A Read of The Dark Tower

A Read of the Dark Tower: Constant Reader Tackles The Wind Through the Keyhole: “The Wind Through the Keyhole,” Part 2

Once upon a time, a ka-tet of readers found themselves at tor.com on a long quest to reach Stephen King’s Dark Tower. During the journey, the author (or perhaps it was simply ka) tried to throw our hardy band of pilgrims into confusion by telling a new story. Undeterred, their path followed the Beam until the end, and only now, when we know what is at the clearing at the end of the path, do we return to Mid-World once again, to join our old friends for The Wind Through the Keyhole (Dark Tower 4.5, if it do ya). Welcome. There be spoilers ahead.

When we last left our story, we were lost in Roland’s telling of his story of Debaria and, within that, his retelling of his childhood story The Wind Through the Keyhole. In the story, young Tim Ross’s mother has remarried after her husband’s death, and the new husband, Big Kells, is abusive and secretive.

The Wind Through the Keyhole, Section 14

As “full earth” gave way to “wide earth,” Tim goes to work at the sawmill three days a week, stacking wood. Things seem to settle down a bit at home. Big Kells is working alone in the forest, so he’s not bringing in as much ironwood, but at least there is some. But Tim misses being able to study with the Widow Smack, and can see his future stretch out in front of him, full of nothing but physical labor and the work of surviving.

What Constant Reader Learns: Tim isn’t growing any fonder of Kells, even though he seems to have quit drinking for the moment. He catches the man staring at him sometimes as he sits on his mysterious trunk, which gives the kid the creeps. What’s up with that trunk?

It’s fun to get lost in this story within a story and within a story, knowing that we don’t have to worry about our ka-tet, back there in the starkblast, coming to harm. At least I don’t think so.


The Wind Through the Keyhole, Section 15

The storms of winter move in, and not far behind them is the Barony Covenanter, come to collect the taxes from the people of Tree. Finally, he comes to Tim’s house. Kells, Nell, and Tim meet him on the porch.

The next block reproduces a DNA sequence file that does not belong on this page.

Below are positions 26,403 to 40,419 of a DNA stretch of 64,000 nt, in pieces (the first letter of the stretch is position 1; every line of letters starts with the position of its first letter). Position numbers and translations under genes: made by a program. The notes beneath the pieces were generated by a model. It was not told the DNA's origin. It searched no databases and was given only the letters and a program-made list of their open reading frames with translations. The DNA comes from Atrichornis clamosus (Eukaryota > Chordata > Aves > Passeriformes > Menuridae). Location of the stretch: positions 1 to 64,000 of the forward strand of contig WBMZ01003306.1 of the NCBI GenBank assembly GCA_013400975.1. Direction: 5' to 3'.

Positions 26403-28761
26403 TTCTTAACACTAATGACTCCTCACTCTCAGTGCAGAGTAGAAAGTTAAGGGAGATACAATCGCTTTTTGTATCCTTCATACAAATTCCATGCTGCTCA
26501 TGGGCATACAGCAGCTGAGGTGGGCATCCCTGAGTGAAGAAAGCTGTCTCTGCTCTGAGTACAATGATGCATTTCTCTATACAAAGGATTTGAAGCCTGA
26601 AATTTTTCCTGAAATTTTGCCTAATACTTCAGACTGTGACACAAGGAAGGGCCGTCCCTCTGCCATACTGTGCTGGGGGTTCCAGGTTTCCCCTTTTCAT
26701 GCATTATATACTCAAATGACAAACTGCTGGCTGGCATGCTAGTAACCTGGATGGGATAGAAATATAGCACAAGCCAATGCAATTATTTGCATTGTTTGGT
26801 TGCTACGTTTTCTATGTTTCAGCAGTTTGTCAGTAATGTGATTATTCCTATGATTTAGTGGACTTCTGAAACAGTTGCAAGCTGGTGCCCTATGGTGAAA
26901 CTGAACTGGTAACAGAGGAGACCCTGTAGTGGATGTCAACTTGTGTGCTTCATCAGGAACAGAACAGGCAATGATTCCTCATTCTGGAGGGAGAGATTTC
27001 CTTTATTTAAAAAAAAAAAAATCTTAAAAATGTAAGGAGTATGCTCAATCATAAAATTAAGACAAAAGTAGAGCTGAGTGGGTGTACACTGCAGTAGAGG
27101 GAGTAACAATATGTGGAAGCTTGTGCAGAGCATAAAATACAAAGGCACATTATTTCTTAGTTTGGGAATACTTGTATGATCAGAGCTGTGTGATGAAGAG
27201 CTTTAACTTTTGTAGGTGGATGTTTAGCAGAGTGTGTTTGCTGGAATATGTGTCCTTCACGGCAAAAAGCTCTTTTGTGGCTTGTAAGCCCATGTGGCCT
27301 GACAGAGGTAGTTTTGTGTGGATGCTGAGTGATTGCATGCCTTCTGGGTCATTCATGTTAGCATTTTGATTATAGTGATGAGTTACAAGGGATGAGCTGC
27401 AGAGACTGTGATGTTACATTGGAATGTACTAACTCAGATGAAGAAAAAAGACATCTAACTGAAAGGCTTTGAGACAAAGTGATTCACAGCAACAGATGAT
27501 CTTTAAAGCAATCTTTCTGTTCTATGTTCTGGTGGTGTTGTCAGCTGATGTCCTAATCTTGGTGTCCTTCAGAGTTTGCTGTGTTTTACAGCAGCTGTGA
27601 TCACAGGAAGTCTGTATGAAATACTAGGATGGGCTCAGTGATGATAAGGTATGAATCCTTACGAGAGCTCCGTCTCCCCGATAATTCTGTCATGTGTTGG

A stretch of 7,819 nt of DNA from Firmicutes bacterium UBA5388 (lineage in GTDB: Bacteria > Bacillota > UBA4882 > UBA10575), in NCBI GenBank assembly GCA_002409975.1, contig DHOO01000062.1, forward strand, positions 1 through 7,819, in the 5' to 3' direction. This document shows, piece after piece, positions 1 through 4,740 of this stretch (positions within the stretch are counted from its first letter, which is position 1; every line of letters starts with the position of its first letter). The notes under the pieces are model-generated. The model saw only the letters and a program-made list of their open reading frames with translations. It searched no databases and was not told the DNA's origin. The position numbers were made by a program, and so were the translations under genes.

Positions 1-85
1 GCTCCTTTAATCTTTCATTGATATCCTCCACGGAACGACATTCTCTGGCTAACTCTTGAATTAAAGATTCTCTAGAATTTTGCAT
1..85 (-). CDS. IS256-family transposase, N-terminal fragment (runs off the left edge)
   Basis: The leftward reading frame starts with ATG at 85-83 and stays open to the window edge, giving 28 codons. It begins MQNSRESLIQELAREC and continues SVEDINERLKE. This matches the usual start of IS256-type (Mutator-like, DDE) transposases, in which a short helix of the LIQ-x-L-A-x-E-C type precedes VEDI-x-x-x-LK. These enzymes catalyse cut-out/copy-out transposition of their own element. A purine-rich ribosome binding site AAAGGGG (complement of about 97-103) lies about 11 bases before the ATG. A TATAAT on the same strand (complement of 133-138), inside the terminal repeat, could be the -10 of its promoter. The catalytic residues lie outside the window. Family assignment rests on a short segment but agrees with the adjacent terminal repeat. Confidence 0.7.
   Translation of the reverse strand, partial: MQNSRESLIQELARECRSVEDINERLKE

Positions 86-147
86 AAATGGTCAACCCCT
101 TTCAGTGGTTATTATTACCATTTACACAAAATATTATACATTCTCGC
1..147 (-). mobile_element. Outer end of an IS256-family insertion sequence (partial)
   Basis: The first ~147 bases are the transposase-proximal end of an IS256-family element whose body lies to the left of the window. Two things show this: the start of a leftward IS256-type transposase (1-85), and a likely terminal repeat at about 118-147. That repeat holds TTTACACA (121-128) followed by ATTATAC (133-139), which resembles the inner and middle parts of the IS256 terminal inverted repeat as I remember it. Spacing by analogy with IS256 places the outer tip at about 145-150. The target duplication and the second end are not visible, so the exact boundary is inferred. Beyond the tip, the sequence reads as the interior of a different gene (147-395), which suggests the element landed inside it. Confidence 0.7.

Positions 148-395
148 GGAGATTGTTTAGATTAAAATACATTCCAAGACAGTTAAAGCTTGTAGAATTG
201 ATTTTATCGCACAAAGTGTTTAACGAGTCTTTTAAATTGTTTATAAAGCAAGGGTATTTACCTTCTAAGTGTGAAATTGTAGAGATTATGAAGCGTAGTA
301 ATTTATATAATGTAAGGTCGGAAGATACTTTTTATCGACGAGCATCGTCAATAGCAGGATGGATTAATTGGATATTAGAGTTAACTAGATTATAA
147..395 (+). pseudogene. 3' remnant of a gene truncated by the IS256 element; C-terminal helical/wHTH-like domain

The Covenanter pulls out a roll of parchment. Kells tries to tell him the story of what happened to Big Ross, with the dragon, but the man shuts him up. He says the tax is nine knuckles of silver—eight for the house they currently live in and one for the sale of Kells’ house. Kells begins to argue, but the Covenanter threatens him and, again, he shuts up.

They count out the money, but the Covenanter wants Tim to bring it to him. When he does, the tax man grabs him by the wrists and pulls him onto the big black horse. Nell tries to run for him, but Covenant Man orders Kells to restrain her. He rides the horse a little ways away and speaks softly, asking Tim how he likes his new stepfather. Tim tells him that he beats Nell when he drinks. The Covenant Man says it’s not surprising because Kells’ father did the same.

He reaches in his cloak and hands Tim a magic key that will open anything, but only a single time. As Nell continues to protest, the man tells Tim a riddle: “She’ll know much but see little.”

As if in a daze, Tim tells him about Kells’ trunk, and the man tells Tim where he’ll be camping that night, a wheel or two down the Ironwood Trail. “Come and see me if you care to,” he tells the boy. Then he releases Tim, bids his farewell, and rides away. As he leaves, Tim sees what looks like a metal washbasin tied to the top of his saddle roll.

What Constant Reader Learns: Great fairy tale character, this Barony Covenanter. He rides a tall black horse and is himself tall and gaunt, wearing a black cloak and hat, his face a “pale lamp” beneath the brim of the hat, his lips red, his eyes dark and unblinking.

Nice to see old Kells put in his place, although Nell will probably pay for it.

Um, Tim. Not sure a nighttime visit to old creepy-face is a good idea. Looks like we’ll find out what’s in that trunk, though.


The Wind Through the Keyhole, Section 16

As soon as the Covenant Man rides away, Kells grabs Tim and shakes him, demanding to know what “lies did’ee speak.” Nell tries to stop him, and Kell punches her in the face with his fist. Tim rushes him and gets the same treatment.

His work done, Kells stomps off down the street, no doubt headed for Gitty’s tavern. Tim helps his mother up and into the house. “I’ve made a mess of things,” Nell tells her son. “We would have been better on the land, I think.” Tim only knows he has a key.

When Nell goes to lie down, she tells Tim she remembers the Covenanter from her own childhood and he has the same horse, the same silver basin, the same face. “He hasn’t aged a day.”

What Constant Reader Learns: Kells, your NFL career is toast.

I have missed something to do with Kells and I can’t figure out what it is. He’s obviously got issues, but there seems to be more there as to why the other men won’t partner with him. Maybe when Tim gets into the trunk it will become clearer. Or not.


The Wind Through the Keyhole, Section 17

As soon as Nell is asleep, Tim goes to the hall where Kells’ trunk sits. He takes the tiny key and even though he knows the key can’t possibly work on the big lock, it, of course, works very well indeed.

Inside the trunk is a layer of ragged clothing and, beneath it, the carpentry tools of Kells’ father. Tim knows that, because they’re made of metal, the tools are worth a lot of money, and he wonders why Kells hasn’t sold them. He pulls out the tools and, beneath them, are five ax-heads that are rusted and dull. Tim also finds a photo of Kells’ first wife, and a deerskin bag. And in that bag is his father’s lucky coin.